Hersey and Blanchard’s Situational Leadership Theory
The final contingency model described here corresponds to Paul Hersey and Ken Blanchard’s situational leadership theory (also referred to as a life cycle theory). The core tenet of this theory is that the effectiveness of task and relationship oriented leadership behaviors is contingent upon the relative maturity levels of those being led.
According to Hersey and Blanchard, the extent to which task-oriented behaviors should be used decreases as the maturity of followers increase. Additionally, the degree to which relationship oriented behaviors should be used forms an inverted U pattern, whereby at low and high maturity levels relationship-oriented behaviors should be used minimally, while at moderate levels of maturity they should be used more frequently. In workplace settings, empirical support for the life cycle theory has been mixed. In sport settings, the findings have been inconclusive at best and on a few occasions have been directly contrary to the theoretical postulates of this framework. For this reason, the life cycle theory has not generated much traction within the field of sport psychology (SP), although researchers and practitioners have generally recognized that coaches should adapt their coaching behaviors to the developmental levels (vis-à-vis maturity) of their athletes.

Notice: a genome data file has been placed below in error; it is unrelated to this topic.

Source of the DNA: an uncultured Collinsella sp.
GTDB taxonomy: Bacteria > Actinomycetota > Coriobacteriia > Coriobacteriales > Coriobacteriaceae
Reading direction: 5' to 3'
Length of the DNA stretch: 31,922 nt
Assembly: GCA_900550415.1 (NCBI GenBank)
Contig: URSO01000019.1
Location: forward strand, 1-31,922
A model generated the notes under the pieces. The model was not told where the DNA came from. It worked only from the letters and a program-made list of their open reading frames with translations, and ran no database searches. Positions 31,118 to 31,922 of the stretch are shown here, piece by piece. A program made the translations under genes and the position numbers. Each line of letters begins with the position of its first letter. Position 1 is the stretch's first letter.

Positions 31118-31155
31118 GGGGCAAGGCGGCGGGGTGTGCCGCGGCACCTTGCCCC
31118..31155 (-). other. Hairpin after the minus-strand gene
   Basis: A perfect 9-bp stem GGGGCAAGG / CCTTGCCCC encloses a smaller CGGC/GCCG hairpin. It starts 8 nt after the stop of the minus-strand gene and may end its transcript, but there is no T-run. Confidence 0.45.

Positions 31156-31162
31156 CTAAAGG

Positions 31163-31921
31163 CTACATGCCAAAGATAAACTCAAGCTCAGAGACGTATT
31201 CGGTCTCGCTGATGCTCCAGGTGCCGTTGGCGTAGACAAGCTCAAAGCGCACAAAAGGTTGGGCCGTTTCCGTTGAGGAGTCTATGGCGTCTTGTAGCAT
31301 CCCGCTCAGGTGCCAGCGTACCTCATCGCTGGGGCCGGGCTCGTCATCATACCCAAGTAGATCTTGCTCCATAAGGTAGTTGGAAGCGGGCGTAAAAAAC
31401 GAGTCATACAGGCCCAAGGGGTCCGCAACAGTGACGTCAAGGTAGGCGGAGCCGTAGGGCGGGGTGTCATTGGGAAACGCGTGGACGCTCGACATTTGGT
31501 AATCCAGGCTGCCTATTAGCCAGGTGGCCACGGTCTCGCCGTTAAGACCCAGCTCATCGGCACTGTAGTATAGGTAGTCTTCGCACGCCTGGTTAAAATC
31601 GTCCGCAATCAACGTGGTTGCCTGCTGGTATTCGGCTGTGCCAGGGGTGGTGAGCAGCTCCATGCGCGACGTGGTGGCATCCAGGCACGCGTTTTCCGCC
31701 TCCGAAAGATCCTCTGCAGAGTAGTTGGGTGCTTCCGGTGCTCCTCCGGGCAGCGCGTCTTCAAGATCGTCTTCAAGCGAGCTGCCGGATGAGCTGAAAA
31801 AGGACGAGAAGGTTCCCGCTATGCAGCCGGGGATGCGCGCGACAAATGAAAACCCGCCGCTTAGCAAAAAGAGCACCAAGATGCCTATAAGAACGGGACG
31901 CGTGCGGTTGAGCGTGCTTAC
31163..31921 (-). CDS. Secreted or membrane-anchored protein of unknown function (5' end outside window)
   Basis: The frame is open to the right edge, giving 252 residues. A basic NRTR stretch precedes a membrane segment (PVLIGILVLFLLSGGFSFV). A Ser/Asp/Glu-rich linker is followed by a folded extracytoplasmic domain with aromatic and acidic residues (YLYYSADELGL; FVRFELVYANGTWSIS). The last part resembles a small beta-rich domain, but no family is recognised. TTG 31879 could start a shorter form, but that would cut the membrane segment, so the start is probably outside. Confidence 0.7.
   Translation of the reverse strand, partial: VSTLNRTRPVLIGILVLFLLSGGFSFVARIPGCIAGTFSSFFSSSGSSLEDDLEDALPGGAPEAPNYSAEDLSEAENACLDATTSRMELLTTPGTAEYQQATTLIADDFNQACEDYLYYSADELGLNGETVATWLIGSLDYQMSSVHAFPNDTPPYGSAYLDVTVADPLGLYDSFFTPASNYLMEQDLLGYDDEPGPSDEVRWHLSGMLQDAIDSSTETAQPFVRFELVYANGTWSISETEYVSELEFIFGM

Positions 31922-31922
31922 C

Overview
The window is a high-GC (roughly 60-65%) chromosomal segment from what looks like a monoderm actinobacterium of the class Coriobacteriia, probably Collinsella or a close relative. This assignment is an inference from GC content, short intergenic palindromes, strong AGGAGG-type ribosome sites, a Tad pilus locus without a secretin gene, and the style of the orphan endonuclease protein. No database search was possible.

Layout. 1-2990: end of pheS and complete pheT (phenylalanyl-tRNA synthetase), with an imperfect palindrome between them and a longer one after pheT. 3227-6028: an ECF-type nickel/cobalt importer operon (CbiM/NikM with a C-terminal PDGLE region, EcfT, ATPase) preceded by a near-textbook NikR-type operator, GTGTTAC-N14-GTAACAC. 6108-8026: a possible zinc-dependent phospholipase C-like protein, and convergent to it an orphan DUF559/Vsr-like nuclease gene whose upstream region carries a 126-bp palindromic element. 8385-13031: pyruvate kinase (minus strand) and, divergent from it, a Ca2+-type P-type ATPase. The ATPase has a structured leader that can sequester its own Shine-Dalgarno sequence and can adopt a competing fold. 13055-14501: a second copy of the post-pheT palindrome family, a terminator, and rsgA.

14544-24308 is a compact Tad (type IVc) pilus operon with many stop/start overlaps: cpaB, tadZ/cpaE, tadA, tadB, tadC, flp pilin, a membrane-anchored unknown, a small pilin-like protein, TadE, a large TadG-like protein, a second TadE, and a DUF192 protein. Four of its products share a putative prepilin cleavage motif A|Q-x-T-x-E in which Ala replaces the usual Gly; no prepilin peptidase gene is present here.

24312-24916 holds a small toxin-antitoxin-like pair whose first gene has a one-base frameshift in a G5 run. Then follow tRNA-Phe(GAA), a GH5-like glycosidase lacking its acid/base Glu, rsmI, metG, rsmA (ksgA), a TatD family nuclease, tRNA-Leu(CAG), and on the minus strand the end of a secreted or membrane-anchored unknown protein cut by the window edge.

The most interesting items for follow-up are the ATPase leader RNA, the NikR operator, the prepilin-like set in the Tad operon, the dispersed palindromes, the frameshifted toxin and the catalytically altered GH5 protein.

When taken together, the contingency approaches to leadership that have been developed over the past 60 years have provided an invaluable basis for recognizing that the utility of various leadership behaviors in sport is dependent, to some extent, on the situation in which leaders (i.e., coaches and captains) and followers find themselves (i.e.,a person x situation interaction). Collectively, these frameworks have also played a major role in informing more recent (and sport-specific) models of leadership such as Chelladurai’s MML.